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5 signs that it’s time to start physical therapy for your pelvic floor



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Pelvic floor health is important for every woman’s overall well-being, but what is your pelvic floor and how does it impact your day-to-day life? The pelvic floor is a group of muscles located between the tailbone (the coccyx) and the pubic bone within the pelvis. These muscles support several important organs and systems in the body, including:

  • Bowels.
  • Bladder.
  • Uterus.
  • Vagina.
  • Urethra.

If you have a healthy pelvic floor, you’re less likely to experience prolapse (a weakening of the pelvic floor muscles that causes organs such as the bladder, uterus and vagina to drop) or incontinence of the bladder and bowels. Healthy pelvic floor muscles also contribute to pain-free sexual activity and easier childbirth and post-pregnancy recovery. 

Your pelvic floor can be weakened due to a number of reasons, including pregnancy, childbirth, obesity, genetics and even menopause. If you are experiencing issues with your bladder, bowels or sexual activity, you may have a pelvic floor disorder. This disorder includes weak pelvic floor muscles, tears in the pelvic floor or prolapsed pelvic organs. If these problems become severe enough, you may need to seek out physical therapy for your pelvic floor.

Studies have shown that 1 in 3 women will experience some kind of pelvic floor disorder during their life, so it’s important to know the signs and symptoms — and what to do about them. 

Signs of a pelvic floor disorder

There are several signs that can help to determine if you have a disorder severe enough to need physical therapy for your pelvic floor. Your doctor may be able to diagnose you with a pelvic floor disorder if you exhibit one or more of these signs:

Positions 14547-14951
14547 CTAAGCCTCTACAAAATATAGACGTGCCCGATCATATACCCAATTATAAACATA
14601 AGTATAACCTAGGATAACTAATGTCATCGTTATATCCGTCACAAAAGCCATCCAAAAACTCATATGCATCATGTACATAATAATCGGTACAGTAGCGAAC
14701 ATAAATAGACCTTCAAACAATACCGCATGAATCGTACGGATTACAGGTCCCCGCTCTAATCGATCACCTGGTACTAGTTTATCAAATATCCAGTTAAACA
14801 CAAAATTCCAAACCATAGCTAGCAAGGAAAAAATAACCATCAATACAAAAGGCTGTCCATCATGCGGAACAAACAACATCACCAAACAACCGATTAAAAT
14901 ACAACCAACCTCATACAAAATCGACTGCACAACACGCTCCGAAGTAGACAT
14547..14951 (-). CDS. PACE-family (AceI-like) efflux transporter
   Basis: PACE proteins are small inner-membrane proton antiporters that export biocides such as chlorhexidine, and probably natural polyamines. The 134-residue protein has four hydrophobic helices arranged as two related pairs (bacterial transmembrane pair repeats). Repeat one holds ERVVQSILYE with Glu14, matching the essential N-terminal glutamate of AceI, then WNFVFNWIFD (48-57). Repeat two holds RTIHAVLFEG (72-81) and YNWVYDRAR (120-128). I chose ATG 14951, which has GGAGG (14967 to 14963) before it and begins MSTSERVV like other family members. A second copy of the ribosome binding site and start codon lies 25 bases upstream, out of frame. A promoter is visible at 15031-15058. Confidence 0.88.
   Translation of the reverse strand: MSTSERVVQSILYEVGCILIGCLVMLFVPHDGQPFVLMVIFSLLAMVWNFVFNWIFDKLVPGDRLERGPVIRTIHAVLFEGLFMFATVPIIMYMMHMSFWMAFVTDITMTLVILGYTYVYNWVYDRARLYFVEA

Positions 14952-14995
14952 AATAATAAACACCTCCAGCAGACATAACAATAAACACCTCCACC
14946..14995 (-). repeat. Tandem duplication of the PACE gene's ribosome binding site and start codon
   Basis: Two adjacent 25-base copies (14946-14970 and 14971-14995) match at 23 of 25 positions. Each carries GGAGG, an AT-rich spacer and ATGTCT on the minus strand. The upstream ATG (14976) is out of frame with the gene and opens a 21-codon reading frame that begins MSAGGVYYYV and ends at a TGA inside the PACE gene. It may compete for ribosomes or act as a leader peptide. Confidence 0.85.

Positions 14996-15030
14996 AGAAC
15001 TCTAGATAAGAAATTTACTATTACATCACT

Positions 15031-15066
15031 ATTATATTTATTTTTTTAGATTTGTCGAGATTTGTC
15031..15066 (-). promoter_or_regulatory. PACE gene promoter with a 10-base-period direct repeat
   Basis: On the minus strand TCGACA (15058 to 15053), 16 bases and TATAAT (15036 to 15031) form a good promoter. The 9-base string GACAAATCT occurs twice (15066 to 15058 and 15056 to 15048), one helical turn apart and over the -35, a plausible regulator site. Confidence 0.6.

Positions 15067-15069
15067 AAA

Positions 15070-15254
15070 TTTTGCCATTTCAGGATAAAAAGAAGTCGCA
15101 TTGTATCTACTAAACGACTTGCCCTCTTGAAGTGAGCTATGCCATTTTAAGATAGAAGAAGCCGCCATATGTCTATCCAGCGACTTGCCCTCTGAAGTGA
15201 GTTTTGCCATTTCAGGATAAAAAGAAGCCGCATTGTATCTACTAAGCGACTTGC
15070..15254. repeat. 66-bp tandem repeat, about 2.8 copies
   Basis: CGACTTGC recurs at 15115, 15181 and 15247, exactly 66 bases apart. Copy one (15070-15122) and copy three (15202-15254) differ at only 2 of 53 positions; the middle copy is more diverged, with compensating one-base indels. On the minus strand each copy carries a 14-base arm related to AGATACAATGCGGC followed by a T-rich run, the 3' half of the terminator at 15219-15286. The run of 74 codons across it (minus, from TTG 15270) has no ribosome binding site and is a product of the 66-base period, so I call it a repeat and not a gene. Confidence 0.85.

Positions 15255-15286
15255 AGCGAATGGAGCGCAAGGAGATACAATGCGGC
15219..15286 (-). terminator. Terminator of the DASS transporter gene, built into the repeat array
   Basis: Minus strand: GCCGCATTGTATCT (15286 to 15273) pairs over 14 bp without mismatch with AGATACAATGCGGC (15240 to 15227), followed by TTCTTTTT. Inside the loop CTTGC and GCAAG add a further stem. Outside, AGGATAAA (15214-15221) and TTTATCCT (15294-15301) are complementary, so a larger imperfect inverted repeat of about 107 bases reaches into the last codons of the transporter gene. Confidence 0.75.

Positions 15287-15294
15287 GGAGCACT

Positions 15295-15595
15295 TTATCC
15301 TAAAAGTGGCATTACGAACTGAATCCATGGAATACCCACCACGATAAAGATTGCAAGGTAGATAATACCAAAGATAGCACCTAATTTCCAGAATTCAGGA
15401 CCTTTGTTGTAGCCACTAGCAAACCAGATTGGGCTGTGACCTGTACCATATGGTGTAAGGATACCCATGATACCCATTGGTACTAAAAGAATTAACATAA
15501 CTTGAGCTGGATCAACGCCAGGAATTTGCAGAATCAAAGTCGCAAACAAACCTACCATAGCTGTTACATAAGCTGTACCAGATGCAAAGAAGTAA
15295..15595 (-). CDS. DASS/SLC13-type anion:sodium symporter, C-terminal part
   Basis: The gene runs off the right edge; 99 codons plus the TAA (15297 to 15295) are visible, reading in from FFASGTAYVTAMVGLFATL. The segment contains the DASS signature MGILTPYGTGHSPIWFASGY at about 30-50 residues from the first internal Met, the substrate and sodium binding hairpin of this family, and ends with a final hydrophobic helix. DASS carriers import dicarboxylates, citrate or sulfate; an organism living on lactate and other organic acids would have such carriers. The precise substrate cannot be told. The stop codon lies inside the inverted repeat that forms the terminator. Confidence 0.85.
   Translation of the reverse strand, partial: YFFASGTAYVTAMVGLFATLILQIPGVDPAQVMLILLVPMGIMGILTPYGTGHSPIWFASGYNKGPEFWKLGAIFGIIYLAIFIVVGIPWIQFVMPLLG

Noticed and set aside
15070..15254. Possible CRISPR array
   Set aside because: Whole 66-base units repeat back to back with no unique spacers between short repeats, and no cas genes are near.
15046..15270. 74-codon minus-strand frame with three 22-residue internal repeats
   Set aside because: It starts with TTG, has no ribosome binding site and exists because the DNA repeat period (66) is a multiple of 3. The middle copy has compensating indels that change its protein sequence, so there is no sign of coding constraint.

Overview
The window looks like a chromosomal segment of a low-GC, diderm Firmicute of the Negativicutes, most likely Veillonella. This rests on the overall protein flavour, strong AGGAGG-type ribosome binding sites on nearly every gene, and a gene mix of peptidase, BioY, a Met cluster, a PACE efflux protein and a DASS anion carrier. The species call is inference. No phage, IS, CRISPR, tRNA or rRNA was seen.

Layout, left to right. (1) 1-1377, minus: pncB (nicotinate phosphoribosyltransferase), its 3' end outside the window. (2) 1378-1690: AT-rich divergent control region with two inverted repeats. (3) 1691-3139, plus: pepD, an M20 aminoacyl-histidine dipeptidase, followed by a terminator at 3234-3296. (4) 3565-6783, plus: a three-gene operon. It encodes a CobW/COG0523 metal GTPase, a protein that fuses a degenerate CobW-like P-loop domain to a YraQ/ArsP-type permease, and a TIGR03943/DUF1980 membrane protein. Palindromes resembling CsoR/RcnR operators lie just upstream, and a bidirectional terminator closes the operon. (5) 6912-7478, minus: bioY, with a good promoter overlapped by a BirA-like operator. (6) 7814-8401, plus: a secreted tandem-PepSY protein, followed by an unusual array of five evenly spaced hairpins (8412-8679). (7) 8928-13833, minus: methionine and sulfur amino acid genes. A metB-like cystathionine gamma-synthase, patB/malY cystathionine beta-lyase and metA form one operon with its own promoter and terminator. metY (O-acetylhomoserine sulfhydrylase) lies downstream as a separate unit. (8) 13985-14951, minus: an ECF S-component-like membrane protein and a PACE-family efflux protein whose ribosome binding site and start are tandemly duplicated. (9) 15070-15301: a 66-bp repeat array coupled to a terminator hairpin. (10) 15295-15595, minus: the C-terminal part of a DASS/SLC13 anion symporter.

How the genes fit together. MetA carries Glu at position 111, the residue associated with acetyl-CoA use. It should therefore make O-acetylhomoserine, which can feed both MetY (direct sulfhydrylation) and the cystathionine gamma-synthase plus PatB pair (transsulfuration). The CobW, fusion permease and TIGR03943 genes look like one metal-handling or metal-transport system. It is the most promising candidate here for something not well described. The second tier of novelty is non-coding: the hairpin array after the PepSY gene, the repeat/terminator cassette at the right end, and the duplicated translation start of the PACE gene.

• Stress incontinence — A small amount of urine leaks out when coughing, sneezing, laughing or running due to weak muscles.
  • Urge incontinence — An immediate urge to urinate is followed by the inability to reach the toilet in time due to weak muscles.
  • Prolapse — A distinct bulge may protrude at the vaginal opening. This bulge is the result of a pelvic organ prolapse, where weak pelvic floor muscles cause organs such as the bladder, uterus and vagina to drop.
  • Flatulence — Passing wind from either the anus or vagina while bending over or lifting may occur due to weak muscles.
  • Infections — Recurrent urinary tract infections or thrush may occur due to tight or tensed muscles, which can prevent the ability to fully empty the bladder.

These and other signs are all things your doctor can use to determine whether you’re suffering from a pelvic floor disorder. Your doctor may require a physical examination and other in-office tests to determine whether you have a pelvic floor disorder. 

If you are diagnosed with a pelvic floor disorder, your doctor may recommend pelvic floor physical therapy, which can help strengthen the muscles contributing to these signs. In severe cases, you may need surgery to correct the issue.

Symptoms of a pelvic floor disorder

If you have a pelvic floor disorder, there are many symptoms that may not be visible to anyone except you. Here’s a list of common symptoms of a pelvic floor disorder that may require pelvic floor physical therapy:

  • Reduced sensation in the vagina.
  • A feeling of heaviness in the vagina.
  • A sensation of heaviness or dragging in the pelvis or back.
  • Pain in and around the vulva.
  • Pain with sex.
  • Inability to orgasm.

While these symptoms are more difficult to diagnose, they are important indicators that your pelvic floor may not be functioning as it should. If you are experiencing one or more of these symptoms, you should bring them up at your next doctor appointment. Your physician may confirm a diagnosis.

How physical therapy for your pelvic floor disorder can help

Many women are so used to the symptoms of their pelvic floor disorder that they’ve accepted them as a part of life. But a pelvic floor disorder isn’t normal for anyone. You don’t have to live with these inconvenient and painful symptoms. 

You might think the only answer is invasive surgery, but that’s not always the case. Physical therapy for your pelvic floor can help you strengthen your pelvic floor muscles and regain control over your life.

At REPAIR SI, our goal is to work with you to create a unique treatment plan designed for your needs. Our highly trained specialists will try to help you get to the root of your issues and create a pelvic floor physical therapy plan designed specifically to fit your needs. Contact our team today for more information or to schedule an initial appointment.